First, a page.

Friday, 01st May. Boat assisted, Shelly Beach. Four young men urged to be safe at sea, Sea Point:
On Friday morning NSRI Shelly Beach launched the sea rescue craft SPIRIT OF DAWN to assist a husband and wife whose boat KAOTIC suffered motor failure off the back breakers at Shelly Beach.
A private boat also assisted and the couple and their boat were brought safely ashore.
NSRI Table Bay responded to Queens Beach Sea Point, on Friday early evening, to investigate reports of 4 men on a Pencil Rubber Duck appearing to be in difficulty off-shore.
According to eye-witnesses they were rowing towards shore on a small rubber duck after earlier capsizing.
On arrival on the scene NSRI found the 4 men, all from Goodwood, aged between 23 and 27, safely ashore and enquiries revealed that they had launched the boat at around 3 p.m. off the rocks at Queens Beach to ’test’ the 3 meter Pencil Rubber Duck but had left their outboard motor at home because it would not start and instead opted to just use 4 oars. On capsizing they had lost one oar and one of the men had lost his Personal Floatation Device.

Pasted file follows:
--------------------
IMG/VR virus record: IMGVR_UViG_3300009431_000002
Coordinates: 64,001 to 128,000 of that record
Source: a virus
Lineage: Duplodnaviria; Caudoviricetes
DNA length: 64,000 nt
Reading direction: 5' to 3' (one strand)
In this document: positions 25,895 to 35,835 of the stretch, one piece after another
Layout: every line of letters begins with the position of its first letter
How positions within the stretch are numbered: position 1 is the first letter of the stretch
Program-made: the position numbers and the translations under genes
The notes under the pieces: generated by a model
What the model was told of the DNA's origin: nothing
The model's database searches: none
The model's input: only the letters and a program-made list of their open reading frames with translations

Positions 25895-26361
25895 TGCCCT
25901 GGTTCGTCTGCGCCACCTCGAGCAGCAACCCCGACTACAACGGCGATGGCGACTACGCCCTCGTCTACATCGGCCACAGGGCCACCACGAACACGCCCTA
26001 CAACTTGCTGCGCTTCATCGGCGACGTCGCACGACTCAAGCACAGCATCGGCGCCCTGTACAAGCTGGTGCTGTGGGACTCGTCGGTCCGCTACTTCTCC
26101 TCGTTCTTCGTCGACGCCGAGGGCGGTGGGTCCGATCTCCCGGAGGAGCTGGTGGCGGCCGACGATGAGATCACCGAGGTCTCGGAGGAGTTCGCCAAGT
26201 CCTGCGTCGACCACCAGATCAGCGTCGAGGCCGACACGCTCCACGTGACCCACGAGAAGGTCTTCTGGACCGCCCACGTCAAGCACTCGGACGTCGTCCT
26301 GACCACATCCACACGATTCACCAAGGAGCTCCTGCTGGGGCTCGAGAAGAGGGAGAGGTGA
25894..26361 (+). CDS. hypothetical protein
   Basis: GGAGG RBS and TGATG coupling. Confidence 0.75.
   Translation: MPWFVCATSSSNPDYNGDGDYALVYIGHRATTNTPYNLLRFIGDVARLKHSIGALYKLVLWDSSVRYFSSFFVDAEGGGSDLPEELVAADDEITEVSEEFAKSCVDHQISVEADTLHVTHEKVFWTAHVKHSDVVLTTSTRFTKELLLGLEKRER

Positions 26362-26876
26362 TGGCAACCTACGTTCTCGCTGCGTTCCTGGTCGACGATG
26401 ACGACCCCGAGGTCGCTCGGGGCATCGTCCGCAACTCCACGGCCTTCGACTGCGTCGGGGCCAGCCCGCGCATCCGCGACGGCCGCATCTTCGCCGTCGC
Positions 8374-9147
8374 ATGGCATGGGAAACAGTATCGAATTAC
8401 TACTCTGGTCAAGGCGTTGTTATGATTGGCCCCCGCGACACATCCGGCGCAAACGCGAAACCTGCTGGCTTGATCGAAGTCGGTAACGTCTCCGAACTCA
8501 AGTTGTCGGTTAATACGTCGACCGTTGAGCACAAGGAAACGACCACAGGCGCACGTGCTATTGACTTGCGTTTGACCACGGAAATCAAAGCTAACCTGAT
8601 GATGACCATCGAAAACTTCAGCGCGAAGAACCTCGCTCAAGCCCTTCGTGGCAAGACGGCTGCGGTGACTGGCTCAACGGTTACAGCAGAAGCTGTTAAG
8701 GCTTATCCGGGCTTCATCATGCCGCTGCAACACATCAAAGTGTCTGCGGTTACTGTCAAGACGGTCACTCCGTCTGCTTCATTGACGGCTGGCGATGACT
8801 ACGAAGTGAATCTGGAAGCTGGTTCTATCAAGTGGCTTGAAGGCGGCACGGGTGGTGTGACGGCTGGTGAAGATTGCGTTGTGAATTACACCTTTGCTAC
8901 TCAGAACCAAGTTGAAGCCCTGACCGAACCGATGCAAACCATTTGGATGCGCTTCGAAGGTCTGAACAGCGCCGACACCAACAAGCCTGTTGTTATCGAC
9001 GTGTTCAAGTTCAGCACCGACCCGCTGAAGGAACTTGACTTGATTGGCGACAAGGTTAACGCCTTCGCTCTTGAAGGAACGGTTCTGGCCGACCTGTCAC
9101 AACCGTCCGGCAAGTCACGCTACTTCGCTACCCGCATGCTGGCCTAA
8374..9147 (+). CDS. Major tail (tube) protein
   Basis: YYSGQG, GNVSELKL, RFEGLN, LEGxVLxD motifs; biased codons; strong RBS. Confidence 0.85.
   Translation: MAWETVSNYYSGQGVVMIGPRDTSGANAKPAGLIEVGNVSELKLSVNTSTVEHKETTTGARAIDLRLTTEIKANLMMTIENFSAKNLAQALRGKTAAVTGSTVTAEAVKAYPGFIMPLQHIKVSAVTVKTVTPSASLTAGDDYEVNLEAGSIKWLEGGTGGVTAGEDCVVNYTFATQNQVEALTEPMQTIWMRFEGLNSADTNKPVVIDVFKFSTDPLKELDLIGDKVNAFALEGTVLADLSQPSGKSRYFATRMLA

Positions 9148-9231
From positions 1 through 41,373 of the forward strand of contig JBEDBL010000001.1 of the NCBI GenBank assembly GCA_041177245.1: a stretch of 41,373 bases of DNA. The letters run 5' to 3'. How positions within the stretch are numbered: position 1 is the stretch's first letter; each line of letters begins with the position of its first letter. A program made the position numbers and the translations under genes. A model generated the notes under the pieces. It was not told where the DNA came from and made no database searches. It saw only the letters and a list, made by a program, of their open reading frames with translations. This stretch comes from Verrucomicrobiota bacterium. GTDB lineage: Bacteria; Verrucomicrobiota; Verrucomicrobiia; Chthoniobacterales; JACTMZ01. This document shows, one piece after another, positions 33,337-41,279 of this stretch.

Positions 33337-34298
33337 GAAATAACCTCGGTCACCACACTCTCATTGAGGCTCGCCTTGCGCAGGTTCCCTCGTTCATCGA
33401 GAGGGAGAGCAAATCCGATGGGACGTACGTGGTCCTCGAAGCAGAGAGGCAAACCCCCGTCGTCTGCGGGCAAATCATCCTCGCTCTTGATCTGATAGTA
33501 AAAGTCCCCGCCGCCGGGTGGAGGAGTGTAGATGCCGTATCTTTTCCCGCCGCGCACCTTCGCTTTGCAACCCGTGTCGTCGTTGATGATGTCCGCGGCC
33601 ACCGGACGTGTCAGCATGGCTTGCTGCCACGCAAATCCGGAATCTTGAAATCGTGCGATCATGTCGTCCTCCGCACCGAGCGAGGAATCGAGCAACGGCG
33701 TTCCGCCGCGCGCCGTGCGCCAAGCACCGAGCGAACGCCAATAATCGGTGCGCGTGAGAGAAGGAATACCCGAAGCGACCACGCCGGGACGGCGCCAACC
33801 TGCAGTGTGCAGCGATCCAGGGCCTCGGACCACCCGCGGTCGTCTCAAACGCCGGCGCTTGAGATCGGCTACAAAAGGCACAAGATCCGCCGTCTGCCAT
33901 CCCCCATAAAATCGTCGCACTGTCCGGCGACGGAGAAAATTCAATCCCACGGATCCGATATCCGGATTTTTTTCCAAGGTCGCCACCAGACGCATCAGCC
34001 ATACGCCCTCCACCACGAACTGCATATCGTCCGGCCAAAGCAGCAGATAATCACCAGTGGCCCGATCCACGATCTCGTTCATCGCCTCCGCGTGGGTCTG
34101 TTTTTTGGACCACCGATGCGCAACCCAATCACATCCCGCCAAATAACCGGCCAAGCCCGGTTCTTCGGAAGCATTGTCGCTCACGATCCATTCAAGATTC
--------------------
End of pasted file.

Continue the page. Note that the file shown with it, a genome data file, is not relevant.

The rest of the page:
With only each man having a PFD (Personal Floatation Device) as safety but no additional safety equipment and no communications onboard, and appearing to have not informed anyone of their intentions, NSRI Table Bay urged them to exercise safety precautions before launching as sea conditions can change rapidly. The NSRI is just thankful that they got back to shore safely but that the outcome could have been quite different if sea conditions had changed.
NSRI urge anyone launching any kind of craft onto water (sea and inland waters) to wear a life-jacket at all times while on water and carry safety equipment - Red Distress Flares, a Referee Whistle worn on a neck string, a small Signalling Mirror or Computer CD disc worn on a neck string, VHF Marine Radio and/or a Cellphone fully charged and stored in water tight plastic sleeve and a Waterproof Torch. Let a responsible person know of your departure time, your exact intended route and your expected return time, stick to your intentions, and everyone involved in your trip should have sea rescue emergency numbers programmed in their phones and a plan of action put in place to call an emergency if you do not return on time as scheduled.
Picture Paula Leech / NSRI
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